An entity that ultimately bought the prior interests of the declarant learned the hard and expensive way that not perfectly following the documents can be very costly.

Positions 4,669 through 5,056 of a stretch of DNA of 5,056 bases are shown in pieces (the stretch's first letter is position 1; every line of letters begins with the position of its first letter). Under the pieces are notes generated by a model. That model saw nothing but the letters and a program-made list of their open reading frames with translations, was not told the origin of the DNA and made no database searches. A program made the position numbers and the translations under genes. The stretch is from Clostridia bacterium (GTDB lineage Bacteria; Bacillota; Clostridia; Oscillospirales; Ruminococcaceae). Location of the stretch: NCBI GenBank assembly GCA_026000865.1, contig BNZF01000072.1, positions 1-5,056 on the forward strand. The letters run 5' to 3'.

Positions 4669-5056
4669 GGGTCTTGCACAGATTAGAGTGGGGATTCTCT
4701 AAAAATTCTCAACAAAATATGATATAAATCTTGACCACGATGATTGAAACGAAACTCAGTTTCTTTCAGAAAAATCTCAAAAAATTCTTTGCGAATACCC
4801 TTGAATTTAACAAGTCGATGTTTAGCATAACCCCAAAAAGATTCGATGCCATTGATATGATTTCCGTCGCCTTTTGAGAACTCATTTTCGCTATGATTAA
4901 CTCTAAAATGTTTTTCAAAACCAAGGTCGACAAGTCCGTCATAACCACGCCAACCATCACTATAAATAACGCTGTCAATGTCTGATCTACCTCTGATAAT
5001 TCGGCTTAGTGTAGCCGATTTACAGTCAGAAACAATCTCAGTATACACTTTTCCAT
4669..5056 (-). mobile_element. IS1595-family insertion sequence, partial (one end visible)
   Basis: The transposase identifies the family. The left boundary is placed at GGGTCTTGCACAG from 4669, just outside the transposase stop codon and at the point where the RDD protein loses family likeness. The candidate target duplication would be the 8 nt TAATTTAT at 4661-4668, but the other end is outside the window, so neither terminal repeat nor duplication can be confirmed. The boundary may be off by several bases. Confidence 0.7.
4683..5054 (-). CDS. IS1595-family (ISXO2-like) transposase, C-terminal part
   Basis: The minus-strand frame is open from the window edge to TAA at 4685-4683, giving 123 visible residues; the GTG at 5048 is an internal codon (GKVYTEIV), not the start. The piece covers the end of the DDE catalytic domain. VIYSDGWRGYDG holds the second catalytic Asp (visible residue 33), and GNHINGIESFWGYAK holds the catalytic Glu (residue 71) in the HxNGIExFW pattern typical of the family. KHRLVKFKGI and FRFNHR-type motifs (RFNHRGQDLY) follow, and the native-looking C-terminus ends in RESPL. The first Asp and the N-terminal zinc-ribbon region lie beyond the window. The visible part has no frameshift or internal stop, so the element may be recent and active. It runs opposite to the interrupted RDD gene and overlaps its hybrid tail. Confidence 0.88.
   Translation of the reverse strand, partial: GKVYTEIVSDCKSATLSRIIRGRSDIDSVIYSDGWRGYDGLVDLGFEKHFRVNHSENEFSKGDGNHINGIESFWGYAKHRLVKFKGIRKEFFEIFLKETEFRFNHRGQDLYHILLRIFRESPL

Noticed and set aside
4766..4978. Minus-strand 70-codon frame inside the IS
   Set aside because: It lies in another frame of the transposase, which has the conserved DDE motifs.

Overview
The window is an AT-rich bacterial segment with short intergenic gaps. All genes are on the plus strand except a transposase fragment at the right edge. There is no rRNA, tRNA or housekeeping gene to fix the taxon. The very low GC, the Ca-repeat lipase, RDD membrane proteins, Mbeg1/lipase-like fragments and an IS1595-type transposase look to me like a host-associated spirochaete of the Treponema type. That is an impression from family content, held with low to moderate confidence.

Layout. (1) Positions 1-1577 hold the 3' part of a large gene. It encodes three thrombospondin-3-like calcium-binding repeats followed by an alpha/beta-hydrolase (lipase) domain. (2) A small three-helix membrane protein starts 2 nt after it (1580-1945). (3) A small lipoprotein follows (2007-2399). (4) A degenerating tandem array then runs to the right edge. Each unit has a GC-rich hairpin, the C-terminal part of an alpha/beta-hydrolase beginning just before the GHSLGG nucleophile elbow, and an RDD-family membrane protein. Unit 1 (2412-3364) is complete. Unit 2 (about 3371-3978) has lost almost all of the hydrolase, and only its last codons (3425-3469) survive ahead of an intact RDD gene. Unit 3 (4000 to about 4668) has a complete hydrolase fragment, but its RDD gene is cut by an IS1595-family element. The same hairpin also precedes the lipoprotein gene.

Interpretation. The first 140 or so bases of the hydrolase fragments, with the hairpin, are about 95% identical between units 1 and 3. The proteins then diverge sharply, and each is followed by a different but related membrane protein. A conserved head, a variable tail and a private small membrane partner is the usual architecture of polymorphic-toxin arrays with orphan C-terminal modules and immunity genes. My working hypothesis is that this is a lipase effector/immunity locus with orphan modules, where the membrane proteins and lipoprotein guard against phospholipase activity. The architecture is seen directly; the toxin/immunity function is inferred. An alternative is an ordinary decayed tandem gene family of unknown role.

Property owners brought action against declarant and their associations seeking a declaratory judgment that declarant was not a proper successor declarant and requiring the alleged declarant to pay assessments they otherwise would have been exempt from paying. The property owners claimed that the defendant had not validly obtained declarant rights and therefore had wrongfully claimed the unilateral right to appoint the directors of the homeowners’ associations. The property owners also claimed that they did not owe the assessments because: the right to levy assessments was vested in the associations’ boards of directors; the boards were never duly elected or were otherwise illegally constituted; and in the absence of properly constituted boards, the associations lacked authority to impose the assessments and record the liens at issue. At the heart of the issue was a foreclosure on a couple of loans against the original declarant followed by a number of subsequent transfers of the declarant rights and the property. Both parties moved for summary judgment. Continue Reading Do We Have to Perfectly Follow the Declaration or is Close Good Enough?